More bonuses for everyone!

Marketplace Staff Dec 21, 2006

TESS VIGELAND: Thought we’d heard it all last week when Morgan Stanley gave its CEO John Mack a record $40 million bonus. Well, records are meant to be broken. And that one lasted about as long as a Tic Tac. This week, Goldman Sachs gave its CEO Lloyd Blanfein a $53.4 million bonus. Boy, Mack must be peeved.

In case you’re wondering whether bonuses boost anything but the ability to buy another yacht, a study out from Cornell University says they’re more effective than merit raises. Commentator Adam Hanft thinks Wall Street may be on to something.


ADAM HANFT: Today’s companies are obsessed with squeezing more productivity out of their laboring minions whether they be software designers or Starbucks baristas.

So, what does light a fire under us? Is it gentle flattery? Implicit threats? New-age teambuilding? Or just a fatter paycheck?

Well, it’s actually how you compensate. A Cornell study says that if you give a 1 percent merit raise at a cost of roughly $700 per employee, performance goes up to the tune of a productivity boost of about $2,300 to the employer.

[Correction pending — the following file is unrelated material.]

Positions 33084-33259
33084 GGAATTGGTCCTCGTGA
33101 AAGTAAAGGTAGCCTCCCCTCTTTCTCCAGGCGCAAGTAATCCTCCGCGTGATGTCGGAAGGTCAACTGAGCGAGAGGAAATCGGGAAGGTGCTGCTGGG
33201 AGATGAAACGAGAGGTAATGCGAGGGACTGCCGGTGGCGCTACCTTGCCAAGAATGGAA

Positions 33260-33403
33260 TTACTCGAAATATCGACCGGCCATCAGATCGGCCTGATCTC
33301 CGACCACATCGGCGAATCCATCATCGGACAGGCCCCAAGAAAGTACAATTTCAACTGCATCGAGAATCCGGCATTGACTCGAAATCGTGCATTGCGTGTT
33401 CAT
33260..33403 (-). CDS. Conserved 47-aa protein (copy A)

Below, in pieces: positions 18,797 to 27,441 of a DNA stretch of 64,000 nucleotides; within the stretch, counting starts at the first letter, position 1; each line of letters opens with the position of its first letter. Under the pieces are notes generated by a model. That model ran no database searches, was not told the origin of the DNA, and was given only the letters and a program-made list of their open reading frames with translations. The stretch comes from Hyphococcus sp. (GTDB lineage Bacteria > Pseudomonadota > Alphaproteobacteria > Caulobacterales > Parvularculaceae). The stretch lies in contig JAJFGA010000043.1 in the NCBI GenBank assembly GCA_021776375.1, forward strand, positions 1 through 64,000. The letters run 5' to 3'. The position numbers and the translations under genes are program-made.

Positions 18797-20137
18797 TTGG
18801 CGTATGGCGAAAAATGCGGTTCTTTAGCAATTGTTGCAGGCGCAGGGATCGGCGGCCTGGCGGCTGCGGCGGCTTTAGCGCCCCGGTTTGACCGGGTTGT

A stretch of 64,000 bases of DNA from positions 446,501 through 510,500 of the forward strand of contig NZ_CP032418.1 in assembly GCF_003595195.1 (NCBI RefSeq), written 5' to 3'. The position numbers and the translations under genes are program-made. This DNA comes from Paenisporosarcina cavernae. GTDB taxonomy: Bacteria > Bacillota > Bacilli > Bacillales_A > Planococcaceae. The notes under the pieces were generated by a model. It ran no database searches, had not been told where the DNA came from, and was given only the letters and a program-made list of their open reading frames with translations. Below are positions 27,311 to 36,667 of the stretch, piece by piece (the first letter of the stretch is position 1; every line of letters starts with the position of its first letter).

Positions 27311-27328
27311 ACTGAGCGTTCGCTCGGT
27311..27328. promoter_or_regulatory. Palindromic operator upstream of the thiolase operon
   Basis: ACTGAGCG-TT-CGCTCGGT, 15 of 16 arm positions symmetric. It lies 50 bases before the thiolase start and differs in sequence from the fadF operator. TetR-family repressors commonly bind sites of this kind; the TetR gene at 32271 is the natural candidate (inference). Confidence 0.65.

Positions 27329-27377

But hold on. If you make the same investment in a bonus that’s tied to performance, you’d get an investment back of more than $47,000, versus the paltry $2,300.

But why would a one-time bonus versus a lift in base pay light a brighter fire under someone?

Economists don’t speculate about that. But commentators do. I believe that bonuses are the perfect psychological approach to our immediate-gratification, A.D.D. culture.

When something hits my wallet right now, it makes a lasting imprint that inspires me to work even harder for the next bonus. The rational merit wage simply becomes a new base level of expectation that soon gets taken for granted.

So I, for one, would love to see the bonus idea really gain some traction. But why wait for the end of the year to drop some loot on someone. Why not motivate them all year long by setting immediate goals and rewarding them when they’re met.

On one level, it does turn the workplace into a cross between Las Vegas and a video game, with levels and rewards.

But hey, America already has the most productive workforce in the world. So if we’re going to keep getting blood from a stone, we can’t leave any stone unturned.

VIGELAND: Adam Hanft is president of the marketing firm, Hanft Unlimited.

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